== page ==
See also the reply to the previous question.
8. Acquisition of immovable property and tax affairs.
– Must the transfer tax be paid before or after the registration in the land register? Can the Land Registry carry out the real estate property registration without a certification from the tax office?
All transfers or leases of real estate (with a few exceptions) are liable to “Stamp Duty Land Tax”. A tax return must be made and the tax must be paid before the transfer or lease is registered. The tax office issues a certificate that this has been done, which must be sent to the Land Registry with the application for registration. The Land Registry cannot register the transaction without it (Finance Act 2003, section 79(1)).
9. Destination of the land parcel and legal restrictions.
– Does your national law have special legal restrictions that are already apparent from the description of the land parcel?
Not that I can think of.
10. Any other legal, very specific restrictions.
– Does your national law have other, very specific legal restrictions that the Land Registry must observe?
A number of important matters are not entered in the land register held by the Land registry, but are entered in the “register of local land charges” which every municipality (that is, county, district or unitary authorities) must keep. This is governed by the Local Land Charges Act 1975. It includes, for example:
- Planning permissions and refusals and similar matters
- Some financial charges, for example where a municipality has exercised its powers to repair a dangerous structure, the cost of which must be paid by the landowner
- Designation as an ancient monument, listed building, area of outstanding natural beauty, etc.
- Tree Preservation Orders
- Compulsory purchase
- Closing Orders (preventing the use of a derelict property).
It is essential to search the local land charges register when buying property or taking a mortgage over it. It is also usual to make other related enquiries of the municipality, covering such matters as drainage, public rights of way, plans affecting neighbouring properties etc, and there is a standard form for doing so.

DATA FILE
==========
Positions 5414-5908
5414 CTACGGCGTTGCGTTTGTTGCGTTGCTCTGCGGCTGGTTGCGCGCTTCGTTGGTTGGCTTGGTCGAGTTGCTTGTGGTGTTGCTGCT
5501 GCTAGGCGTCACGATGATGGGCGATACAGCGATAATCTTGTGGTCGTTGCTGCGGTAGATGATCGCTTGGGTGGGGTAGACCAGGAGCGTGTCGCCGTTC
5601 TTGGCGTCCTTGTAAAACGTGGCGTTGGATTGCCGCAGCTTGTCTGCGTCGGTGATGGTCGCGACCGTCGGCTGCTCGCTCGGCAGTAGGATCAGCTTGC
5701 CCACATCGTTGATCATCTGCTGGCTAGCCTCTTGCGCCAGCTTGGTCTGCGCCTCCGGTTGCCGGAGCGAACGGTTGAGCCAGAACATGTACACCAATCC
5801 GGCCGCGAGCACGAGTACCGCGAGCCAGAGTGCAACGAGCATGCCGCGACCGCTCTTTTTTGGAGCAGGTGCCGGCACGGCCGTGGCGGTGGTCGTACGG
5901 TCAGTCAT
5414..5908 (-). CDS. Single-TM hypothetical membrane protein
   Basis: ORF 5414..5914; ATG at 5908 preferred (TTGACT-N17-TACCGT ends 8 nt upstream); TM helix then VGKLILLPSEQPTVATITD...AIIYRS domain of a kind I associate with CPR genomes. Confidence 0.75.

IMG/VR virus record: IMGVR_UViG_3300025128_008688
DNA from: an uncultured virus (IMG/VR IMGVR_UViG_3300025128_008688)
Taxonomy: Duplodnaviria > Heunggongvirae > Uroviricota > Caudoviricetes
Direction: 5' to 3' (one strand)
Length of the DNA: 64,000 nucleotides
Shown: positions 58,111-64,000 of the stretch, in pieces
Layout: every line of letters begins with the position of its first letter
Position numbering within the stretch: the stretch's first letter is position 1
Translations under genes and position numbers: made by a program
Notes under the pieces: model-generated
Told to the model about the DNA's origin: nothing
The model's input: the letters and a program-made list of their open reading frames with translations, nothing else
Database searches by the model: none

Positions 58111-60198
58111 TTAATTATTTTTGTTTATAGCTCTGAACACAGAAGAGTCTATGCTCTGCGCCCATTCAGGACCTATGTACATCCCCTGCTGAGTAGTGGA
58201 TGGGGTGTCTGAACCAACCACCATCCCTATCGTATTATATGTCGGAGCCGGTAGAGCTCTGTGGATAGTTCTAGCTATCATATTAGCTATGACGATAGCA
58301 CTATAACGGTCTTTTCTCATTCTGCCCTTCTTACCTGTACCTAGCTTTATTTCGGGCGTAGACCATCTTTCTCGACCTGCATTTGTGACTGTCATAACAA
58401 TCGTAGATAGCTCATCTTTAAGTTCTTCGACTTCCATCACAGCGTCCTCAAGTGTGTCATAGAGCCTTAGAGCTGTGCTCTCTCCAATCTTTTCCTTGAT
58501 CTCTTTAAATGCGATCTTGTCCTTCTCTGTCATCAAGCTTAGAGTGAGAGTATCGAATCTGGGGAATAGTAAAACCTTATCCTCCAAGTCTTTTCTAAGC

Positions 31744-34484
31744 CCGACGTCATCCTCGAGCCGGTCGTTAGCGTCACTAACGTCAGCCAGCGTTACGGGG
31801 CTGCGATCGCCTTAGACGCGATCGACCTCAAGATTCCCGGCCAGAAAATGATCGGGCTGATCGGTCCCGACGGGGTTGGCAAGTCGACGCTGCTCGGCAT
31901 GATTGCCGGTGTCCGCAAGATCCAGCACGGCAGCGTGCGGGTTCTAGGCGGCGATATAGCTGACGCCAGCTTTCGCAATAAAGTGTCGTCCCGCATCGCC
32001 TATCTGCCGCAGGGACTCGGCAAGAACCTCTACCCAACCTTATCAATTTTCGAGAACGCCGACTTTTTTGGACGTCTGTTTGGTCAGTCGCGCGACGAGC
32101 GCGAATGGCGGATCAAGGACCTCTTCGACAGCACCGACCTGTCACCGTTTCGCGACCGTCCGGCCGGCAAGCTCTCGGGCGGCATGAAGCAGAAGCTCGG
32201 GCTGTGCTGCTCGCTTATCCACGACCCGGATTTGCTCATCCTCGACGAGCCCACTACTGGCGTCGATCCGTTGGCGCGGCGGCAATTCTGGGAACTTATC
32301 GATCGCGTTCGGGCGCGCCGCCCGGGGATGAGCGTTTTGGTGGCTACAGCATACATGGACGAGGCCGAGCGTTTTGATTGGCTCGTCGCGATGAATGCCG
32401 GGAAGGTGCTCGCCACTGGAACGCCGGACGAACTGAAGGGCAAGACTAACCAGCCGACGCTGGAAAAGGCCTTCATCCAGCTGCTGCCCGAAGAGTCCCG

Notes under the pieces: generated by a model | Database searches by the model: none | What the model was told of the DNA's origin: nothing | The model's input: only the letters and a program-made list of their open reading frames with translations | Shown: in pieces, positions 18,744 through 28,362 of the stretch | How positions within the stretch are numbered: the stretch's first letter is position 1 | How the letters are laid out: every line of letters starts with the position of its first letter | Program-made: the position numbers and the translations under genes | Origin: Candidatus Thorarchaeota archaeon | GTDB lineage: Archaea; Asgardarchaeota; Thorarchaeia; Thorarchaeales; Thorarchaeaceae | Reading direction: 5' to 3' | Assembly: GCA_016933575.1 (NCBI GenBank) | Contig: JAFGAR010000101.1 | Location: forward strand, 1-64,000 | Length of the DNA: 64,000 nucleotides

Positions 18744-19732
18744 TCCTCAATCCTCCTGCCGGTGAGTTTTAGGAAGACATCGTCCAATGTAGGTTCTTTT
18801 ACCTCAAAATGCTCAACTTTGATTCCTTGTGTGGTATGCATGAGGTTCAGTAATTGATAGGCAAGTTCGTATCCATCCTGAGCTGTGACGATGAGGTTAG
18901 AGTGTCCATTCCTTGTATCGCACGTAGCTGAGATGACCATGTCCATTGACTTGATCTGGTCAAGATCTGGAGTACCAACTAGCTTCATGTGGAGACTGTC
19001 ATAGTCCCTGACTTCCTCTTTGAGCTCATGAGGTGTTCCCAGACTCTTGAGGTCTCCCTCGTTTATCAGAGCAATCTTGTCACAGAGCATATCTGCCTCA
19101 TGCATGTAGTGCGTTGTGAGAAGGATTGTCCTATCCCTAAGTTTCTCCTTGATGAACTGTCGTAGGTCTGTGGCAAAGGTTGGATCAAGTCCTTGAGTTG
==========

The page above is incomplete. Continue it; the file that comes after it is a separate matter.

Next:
Matters entered in a local land charges register are “overriding interests” for land registration purposes. They bind a purchaser of the land even though they are not mentioned in the land register.
– If so, please describe the legal restrictions and their impact on the Land Registry procedure.
Some land is “common land”, which is a relic of the feudal system. As well as the fields which were cultivated, a medieval village typically had areas which the villagers used in common for grazing their animals. Many such areas survive and special rules apply to them: it is illegal to build on them or to enclose them, and certain people may retain rights of grazing on them. In practice, they are often used as public open spaces for recreation. Some are now in urban areas (for example, Wimbledon Common in London). The land itself may be publicly or privately owned. Very similar rules apply to “town or village greens” which are used as public open spaces.
Municipalities must keep a register of all common land and town or village greens in their area, and of the grazing and other rights claimed over them (now governed by the Commons Act 2006). This register is conclusive. Matters in it bind the landowner even if they are not recorded in the land register. It is routine to search this register if acquiring or taking a mortgage over open land which might be included in it.